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dc.contributor.advisor Meyer, J.A. Shikwambana, Bob Thomas 2013-08-19T13:31:30Z 2013-08-19T13:31:30Z 2006
dc.description Thesis (M.A. (Clinical Psychology) --University of Limpopo, 2007 en_US
dc.description.abstract Disruptive Behaviour Disorders are often associated with high rates of school drop outs, academic skills deficits and low achievement, drug abuse, low self esteem, depression, delinquency and incarceration. The main aim of the study was to establish whether children with DBDs are cognitively and/or neurologically impaired. The study investigated (1) whether children with DBDs show deficiencies in cognitive and motor functions and (2) whether gender and subtype influence cognitive and motor functions. Method: The sample of 137 children with DBDs (ADHD, ODD and CD) and those without a diagnosis of DBDs was drawn from children aged between 8 and 15 years. They were assessed using instruments that were selected to be measures of Executive Functions, cognitive functioning, and motor functions. The scores obtained from the administration of these measures were compared for significant differences between the DBD subtypes and a non-DBD control group as a possible function of gender. Results: The findings indicate that children with symptoms of DBDs performed poorer than the control group on all tests with the exception of the Digits backward. EF and motor impairments are associated with ADHD-C and ADHD-PI, and not with ADHD-HI, ODD and CD. Although among the DBDs, neuropsychological and cognitive impairments have been found to be severe in children with ADHD-PI and ADHD-C, the ADHD-C subtype showed qualitatively larger differences with the normal control group on most measures. There were no differences found between the genders in the performance on all tests that were administered. Conclusion Children of the ADHD-C and ADHD-PI subtypes are significantly more impaired on measures of Executive, cognitive and motor functions than those with ADHD-HI, ODD and CD and those without externalising disorders. However, the ADHD-C subtype found to be more severely impaired when compared with the ADHD-PI subtype. en_US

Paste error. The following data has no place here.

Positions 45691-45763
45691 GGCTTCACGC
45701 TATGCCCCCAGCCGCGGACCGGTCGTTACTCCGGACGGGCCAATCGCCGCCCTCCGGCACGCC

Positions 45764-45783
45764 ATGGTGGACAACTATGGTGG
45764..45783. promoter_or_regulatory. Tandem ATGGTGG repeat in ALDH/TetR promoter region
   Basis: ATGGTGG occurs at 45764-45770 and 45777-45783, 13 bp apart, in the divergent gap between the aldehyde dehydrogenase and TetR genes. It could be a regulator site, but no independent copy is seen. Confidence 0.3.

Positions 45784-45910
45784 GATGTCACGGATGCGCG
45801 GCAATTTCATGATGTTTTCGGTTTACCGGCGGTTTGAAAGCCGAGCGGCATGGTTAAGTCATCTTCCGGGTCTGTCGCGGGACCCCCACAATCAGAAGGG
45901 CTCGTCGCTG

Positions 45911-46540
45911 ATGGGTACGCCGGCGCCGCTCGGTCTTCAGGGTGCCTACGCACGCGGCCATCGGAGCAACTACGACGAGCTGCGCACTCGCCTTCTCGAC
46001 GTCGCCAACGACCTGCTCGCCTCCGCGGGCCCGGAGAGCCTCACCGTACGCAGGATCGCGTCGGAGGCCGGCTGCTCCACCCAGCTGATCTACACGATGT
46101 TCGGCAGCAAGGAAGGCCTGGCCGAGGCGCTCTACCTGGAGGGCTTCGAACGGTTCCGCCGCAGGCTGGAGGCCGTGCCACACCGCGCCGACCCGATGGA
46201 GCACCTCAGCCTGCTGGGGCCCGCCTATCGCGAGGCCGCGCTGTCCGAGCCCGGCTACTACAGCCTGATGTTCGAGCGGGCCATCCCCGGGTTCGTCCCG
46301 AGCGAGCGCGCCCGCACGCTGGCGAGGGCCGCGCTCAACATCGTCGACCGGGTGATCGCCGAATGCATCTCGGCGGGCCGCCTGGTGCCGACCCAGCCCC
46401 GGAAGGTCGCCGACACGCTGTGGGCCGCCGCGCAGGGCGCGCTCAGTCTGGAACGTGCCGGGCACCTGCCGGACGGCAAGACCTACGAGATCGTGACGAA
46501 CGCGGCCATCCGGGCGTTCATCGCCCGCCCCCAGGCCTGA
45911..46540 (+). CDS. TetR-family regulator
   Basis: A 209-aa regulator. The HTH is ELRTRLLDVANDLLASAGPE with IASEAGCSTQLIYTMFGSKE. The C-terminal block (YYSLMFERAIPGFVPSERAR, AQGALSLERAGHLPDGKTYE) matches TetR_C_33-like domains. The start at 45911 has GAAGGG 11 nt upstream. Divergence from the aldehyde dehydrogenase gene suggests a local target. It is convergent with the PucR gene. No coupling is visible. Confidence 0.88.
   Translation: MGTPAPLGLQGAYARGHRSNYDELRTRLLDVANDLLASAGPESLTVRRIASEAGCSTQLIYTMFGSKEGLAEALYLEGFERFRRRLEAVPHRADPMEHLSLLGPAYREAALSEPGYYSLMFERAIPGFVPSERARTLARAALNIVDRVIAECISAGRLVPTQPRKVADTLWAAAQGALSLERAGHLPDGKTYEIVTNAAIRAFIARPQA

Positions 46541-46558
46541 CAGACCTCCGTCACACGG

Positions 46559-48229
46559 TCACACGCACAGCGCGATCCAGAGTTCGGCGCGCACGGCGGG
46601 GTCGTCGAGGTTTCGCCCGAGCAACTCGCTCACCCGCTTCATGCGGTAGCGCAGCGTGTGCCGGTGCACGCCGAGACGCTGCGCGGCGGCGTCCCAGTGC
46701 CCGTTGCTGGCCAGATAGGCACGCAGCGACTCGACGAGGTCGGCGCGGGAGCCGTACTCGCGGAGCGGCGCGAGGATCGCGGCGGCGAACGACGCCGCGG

dc.format.extent ix, 161 leaves en_US
dc.language.iso en en_US
dc.publisher University of Limpopo (Turfloop Campus) en_US
dc.relation.requires pdf en_US
dc.subject Neuropsychological deficits en_US
dc.subject Cognitive deficits en_US
dc.subject Disruptive behaviour disorders en_US
dc.subject.ddc 155.413 en_US
dc.subject.lcsh Neuropsychology -- South Africa en_US
dc.subject.lcsh Behavior disorders in children -- South Africa en_US
dc.subject.lcsh Clinical psychology en_US
dc.title Neuropsychological and cognitive deficits in children with disruptive behaviour disorders en_US
dc.type Thesis en_US

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